This article is a continuation of “Tennis: To make the opponent play another ball, or hit a winner.”
Based purely on the playing style, one doesn’t need to look further than Nadal, for justification of 138 Rule. Rafael Nadal, however, is an enigma and, like Andy Murray, may even be an anomaly, albeit from a different perspective.
The ultimate grinder with tennis-talent!
Rafa’s grinding-and-retrieving style is punctuated so often by near-perfect approaches to the net and impeccable volleys. Rafael Nadal, however, rarely implements the aggressive, net-rushing tactics, on important points, when they could serve him well.
Why doesn’t Rafa approach the net more?
Why isn’t Nadal comfortable with approaching the net more often? Hasn’t he been told that, with his playing style, the net rushing, chip-charge, and serve-and-volley could serve as effective point-enders and help prolong his career and overtake Roger’s slam-count? Nadal, we believe, knows that at 32 he’d be better served by adding the surprise elements to his baseline-grind, and yet he continues to grind-away!
Nadal displays the signs of an excessively talented player!
That Rafael Nadal was able to develop his forehand into a weapon at a young age, and applied it to win the French Open as a teenager, in 2005, is a resounding testament to his immense-talent, which, perhaps, was subdued by his superhuman physical attributes and affected by the switch into a left-hander while being a natural right-hander.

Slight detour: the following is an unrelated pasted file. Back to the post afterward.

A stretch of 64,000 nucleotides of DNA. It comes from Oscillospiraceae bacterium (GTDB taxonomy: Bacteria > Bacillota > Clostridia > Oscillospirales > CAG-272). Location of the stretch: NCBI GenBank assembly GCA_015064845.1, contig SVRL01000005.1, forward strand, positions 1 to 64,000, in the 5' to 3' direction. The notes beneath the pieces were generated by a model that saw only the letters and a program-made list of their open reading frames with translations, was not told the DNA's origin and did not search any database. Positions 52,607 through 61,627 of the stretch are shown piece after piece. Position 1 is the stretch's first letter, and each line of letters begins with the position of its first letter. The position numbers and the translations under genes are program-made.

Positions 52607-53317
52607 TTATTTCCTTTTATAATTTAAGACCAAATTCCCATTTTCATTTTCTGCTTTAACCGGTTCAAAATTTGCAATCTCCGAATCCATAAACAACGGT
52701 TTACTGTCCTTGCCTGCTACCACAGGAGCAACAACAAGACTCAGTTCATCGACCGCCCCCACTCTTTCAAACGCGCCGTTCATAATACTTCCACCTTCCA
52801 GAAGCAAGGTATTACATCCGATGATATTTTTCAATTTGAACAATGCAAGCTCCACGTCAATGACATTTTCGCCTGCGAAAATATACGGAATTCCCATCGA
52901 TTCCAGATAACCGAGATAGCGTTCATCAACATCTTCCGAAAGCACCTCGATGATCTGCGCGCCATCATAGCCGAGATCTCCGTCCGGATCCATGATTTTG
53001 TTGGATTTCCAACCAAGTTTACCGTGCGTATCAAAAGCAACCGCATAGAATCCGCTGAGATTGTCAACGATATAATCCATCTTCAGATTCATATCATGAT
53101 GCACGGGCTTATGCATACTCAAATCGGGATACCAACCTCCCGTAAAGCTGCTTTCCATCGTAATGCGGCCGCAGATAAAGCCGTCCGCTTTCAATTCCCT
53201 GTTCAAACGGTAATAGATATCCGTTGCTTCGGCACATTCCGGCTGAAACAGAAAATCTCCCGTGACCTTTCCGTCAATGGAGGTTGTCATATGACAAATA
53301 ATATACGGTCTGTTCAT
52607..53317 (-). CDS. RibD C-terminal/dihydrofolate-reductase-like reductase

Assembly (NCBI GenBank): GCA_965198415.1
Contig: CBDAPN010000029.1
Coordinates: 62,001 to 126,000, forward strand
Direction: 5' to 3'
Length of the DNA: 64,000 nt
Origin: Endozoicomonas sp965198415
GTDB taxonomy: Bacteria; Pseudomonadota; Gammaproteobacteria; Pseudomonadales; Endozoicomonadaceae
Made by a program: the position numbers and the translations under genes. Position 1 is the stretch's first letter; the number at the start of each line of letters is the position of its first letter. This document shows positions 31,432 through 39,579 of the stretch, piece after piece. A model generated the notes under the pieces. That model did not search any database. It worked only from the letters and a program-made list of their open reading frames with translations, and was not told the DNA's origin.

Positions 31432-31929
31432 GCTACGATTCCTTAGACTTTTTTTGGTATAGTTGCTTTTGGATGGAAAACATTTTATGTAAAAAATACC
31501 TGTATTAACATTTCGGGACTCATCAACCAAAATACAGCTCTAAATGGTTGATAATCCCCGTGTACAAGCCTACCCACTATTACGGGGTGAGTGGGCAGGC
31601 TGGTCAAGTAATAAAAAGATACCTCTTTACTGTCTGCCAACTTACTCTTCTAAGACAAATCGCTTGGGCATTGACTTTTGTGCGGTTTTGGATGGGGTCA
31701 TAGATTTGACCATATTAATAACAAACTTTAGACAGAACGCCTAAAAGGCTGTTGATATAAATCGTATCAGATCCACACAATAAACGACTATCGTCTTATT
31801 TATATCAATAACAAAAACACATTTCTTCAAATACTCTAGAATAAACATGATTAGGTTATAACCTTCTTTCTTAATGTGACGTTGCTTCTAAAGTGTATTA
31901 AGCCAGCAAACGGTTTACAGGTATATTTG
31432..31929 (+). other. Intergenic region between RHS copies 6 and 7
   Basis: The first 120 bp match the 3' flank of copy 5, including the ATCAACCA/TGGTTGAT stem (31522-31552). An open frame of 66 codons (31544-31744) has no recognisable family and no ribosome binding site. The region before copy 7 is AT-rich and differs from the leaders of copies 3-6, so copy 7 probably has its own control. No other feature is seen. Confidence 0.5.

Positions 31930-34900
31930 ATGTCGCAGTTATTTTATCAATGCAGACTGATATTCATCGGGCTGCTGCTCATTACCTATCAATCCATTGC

Rafa, however, plays like a grinder.
Rafa plays the game like a grinder and depends entirely on his physicality and the never-say-die spirit to win matches. He takes the ball late and almost always on the back-foot and stays between five and ten feet behind the baseline. His forehand too is a product of brute strength and not timing. There is too much effort to his game whereas the excessively-talented, like Roger Federer, appear to play with no effort at all.
Did the switch to becoming a left-hander affect Nadal’s talent?
The switch to becoming a left-hander while being a natural right-hander is bound to affect the natural playing style. In Nadal’s case, it made him more dependent on his strength at the cost of timing. His natural talent, which could have helped him turn into an aggressive player, was instead used up for honing the high-margin grinding style of play. By turning left-handed, Nadal lost confidence in his natural abilities and talent to help him develop the low-margin aggressive style. He dedicated his talent to master over the grind.
Could Rafael Nadal have won as many Wimbledons and, the Australian and US Opens as the French, if he was coached to develop his natural right-hand style?